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Three challenges to overcome in ADAS testing for Trucks

Blogs June 6, 2024

Truck safety is a hot topic right now in the automotive industry. Euro NCAP announced in April that their first ever Heavy Truck safety rating tests are here, with the first ratings to be announced in November 2024 and with crash testing beginning in 2030.

The rationale is that trucks are involved in far more road fatalities than cars. Euro NCAP’s figures say that despite only accounting for 3% of the vehicles on Europe’s roads, trucks are involved in almost 15% of all EU road fatalities; accidents between trucks and vulnerable road users (VRUs) make up 25% of all EU fatalities.

So, it’s great news that truck ADAS technology is getting some attention. But it highlights the fact that heavy vehicles don’t use ADAS as much as passenger vehicles do. Autonomous emergency braking (AEB) has been used in trucks for a few years now, but other ADAS systems are rare on trucks. And in the words of Euro NCAP, “[AEB performance] has not been as high as in passenger cars.” So, what’s the problem?

In this blog, we’re going to dig into three challenges that truck manufacturers and ADAS testing providers will face as they strive to get ready for the new Euro NCAP tests.


1: Fitting ADAS technology is more complicated on trucks

Trucks are big, and trucks are tall. That makes fitting the sensors used in ADAS systems different (and therefore more complicated) than with cars. For instance, cameras are often mounted higher up on the vehicle, because they usually go behind the windshield to protect them from dirt and damage. But a camera mounted higher up will see other vehicles differently to a car-mounted camera, meaning the algorithm would need to be adjusted for the system to recognise the vehicle at all. Even the fact that many trucks, like buses, have flat fronts instead of elongated bonnets needs to be accounted for when building an ADAS solution for heavy vehicles.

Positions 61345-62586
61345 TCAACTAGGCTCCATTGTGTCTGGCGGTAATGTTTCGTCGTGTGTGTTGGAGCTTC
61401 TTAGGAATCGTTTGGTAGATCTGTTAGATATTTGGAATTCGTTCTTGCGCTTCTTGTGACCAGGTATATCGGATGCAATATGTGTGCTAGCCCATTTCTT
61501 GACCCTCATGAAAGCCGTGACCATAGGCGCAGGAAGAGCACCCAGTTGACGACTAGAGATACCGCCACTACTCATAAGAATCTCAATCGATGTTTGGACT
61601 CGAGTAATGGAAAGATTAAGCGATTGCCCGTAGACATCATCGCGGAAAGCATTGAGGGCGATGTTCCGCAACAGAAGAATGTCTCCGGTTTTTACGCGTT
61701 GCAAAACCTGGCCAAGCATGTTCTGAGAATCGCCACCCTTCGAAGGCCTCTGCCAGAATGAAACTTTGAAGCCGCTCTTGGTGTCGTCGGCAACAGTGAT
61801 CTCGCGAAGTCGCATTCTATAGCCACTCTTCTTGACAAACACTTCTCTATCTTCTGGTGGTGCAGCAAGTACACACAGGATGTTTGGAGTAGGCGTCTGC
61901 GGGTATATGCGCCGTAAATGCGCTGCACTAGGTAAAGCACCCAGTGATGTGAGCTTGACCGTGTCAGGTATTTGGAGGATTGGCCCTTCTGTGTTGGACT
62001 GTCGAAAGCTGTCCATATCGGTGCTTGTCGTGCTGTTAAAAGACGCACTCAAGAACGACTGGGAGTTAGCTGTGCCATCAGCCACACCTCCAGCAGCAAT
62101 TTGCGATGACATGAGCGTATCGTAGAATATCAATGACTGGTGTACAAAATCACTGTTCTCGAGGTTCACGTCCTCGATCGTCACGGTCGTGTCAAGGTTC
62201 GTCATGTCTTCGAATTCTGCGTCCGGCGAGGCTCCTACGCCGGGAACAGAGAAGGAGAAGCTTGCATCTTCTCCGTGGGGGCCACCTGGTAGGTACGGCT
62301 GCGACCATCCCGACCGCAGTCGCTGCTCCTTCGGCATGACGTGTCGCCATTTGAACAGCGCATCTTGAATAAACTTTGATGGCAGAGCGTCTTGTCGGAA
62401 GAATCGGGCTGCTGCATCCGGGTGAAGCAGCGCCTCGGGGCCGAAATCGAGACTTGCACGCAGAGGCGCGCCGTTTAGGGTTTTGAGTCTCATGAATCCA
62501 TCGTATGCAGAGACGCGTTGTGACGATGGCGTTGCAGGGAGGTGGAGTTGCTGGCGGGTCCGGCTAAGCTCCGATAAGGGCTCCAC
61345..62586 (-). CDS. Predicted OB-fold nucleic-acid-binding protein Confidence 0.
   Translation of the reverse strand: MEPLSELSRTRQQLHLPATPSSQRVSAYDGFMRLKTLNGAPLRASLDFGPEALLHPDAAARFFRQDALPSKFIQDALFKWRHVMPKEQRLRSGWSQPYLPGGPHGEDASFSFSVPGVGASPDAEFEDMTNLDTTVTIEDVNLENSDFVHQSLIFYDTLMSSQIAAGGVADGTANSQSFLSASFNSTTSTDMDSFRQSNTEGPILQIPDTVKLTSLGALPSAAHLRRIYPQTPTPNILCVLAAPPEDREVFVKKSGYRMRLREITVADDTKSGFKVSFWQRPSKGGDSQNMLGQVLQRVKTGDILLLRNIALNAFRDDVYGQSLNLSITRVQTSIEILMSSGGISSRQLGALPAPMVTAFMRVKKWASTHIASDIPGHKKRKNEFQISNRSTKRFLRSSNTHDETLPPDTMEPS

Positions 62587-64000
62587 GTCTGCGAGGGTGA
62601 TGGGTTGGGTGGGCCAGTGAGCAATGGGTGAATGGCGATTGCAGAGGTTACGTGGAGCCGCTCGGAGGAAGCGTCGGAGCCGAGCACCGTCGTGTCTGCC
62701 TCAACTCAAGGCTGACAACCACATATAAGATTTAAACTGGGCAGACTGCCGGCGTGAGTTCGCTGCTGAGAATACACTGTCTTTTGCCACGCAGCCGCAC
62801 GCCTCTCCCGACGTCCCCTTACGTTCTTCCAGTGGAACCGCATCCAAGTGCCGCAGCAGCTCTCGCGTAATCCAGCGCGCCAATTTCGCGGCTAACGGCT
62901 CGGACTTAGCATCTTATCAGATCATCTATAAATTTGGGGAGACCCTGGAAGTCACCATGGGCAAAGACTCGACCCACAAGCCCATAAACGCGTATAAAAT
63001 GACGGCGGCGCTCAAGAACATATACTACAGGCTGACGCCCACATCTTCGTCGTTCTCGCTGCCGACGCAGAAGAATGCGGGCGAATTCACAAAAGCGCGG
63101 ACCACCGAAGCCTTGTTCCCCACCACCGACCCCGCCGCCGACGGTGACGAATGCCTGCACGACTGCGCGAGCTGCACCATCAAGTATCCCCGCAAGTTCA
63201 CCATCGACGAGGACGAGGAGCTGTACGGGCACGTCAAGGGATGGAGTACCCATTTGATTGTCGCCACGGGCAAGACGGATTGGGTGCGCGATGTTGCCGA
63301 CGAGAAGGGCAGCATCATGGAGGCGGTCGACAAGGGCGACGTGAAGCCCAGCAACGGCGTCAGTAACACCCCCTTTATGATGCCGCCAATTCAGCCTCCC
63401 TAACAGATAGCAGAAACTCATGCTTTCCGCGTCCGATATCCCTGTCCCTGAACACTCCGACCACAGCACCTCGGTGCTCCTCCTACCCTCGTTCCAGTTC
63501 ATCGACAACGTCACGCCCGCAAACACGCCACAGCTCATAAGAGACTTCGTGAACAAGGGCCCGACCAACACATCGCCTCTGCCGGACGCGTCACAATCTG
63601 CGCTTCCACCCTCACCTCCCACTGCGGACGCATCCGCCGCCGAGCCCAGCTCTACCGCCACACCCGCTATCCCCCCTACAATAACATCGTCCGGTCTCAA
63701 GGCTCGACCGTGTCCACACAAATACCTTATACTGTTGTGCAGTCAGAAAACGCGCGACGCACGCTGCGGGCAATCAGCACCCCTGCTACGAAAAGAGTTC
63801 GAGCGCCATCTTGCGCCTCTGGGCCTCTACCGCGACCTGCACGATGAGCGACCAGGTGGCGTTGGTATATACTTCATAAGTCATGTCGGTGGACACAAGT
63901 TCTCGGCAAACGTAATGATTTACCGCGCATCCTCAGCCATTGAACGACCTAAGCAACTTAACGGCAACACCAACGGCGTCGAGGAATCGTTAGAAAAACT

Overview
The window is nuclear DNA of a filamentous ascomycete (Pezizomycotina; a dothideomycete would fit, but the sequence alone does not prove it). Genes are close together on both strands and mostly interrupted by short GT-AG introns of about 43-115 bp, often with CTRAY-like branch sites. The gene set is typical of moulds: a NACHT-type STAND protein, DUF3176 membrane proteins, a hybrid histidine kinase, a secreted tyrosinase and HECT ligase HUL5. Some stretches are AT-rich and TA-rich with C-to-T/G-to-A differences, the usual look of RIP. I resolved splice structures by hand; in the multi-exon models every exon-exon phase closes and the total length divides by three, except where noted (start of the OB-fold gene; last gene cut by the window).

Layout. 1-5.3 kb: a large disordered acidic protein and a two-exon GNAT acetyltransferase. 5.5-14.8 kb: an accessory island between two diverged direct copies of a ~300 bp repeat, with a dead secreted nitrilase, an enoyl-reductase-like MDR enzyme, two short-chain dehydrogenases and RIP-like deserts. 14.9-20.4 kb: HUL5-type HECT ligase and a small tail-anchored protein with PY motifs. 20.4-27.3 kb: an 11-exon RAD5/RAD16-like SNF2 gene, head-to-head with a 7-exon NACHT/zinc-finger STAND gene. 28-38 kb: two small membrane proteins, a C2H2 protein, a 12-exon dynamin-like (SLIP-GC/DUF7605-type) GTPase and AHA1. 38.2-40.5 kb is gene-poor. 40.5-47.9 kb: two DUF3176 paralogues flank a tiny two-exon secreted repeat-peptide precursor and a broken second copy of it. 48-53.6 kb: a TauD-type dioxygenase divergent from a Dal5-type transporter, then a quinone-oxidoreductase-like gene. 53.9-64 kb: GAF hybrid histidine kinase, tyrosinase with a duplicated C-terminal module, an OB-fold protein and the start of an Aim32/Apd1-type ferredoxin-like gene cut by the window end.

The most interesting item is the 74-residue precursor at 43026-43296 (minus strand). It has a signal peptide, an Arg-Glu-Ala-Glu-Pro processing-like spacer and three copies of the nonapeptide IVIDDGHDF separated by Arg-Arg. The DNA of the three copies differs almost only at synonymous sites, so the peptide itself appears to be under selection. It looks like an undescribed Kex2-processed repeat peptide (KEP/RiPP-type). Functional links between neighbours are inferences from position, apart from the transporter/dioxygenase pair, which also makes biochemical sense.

2: Trucks behave differently
to cars

To activate at the right time, ADAS technology has to be able to work out what the time-to-collision is. That’s based on some inputs – distance from a vehicle or a VRU, the speed of the vehicle in question, and so on – and also on data models that provide information such as the braking distance of the car. But trucks, of course, have vastly different braking characteristics to cars. Worse still, the same truck cab can have different braking characteristics depending on whether they are towing lead pipes, or pillows, or liquid, or gas.

If your ADAS system deploys too late, then accidents still happen. But if they deploy too early, the truck could behave erratically, making it more dangerous than before, and essentially undrivable.

There are other characteristics that are different, too. For example, we’ve all seen truck cabs bouncing back and forth as they move through stop-start traffic. That movement could be enough to cause a camera to lose sight of the target in front of it – what effect will that have on AEB or VRU protections? Many trucks are articulated, changing how they behave when braking or in an accident, and introducing the potential for jack-knifing accidents. That behaviour also needs to be accounted for when programming when and how ADAS technology deploys.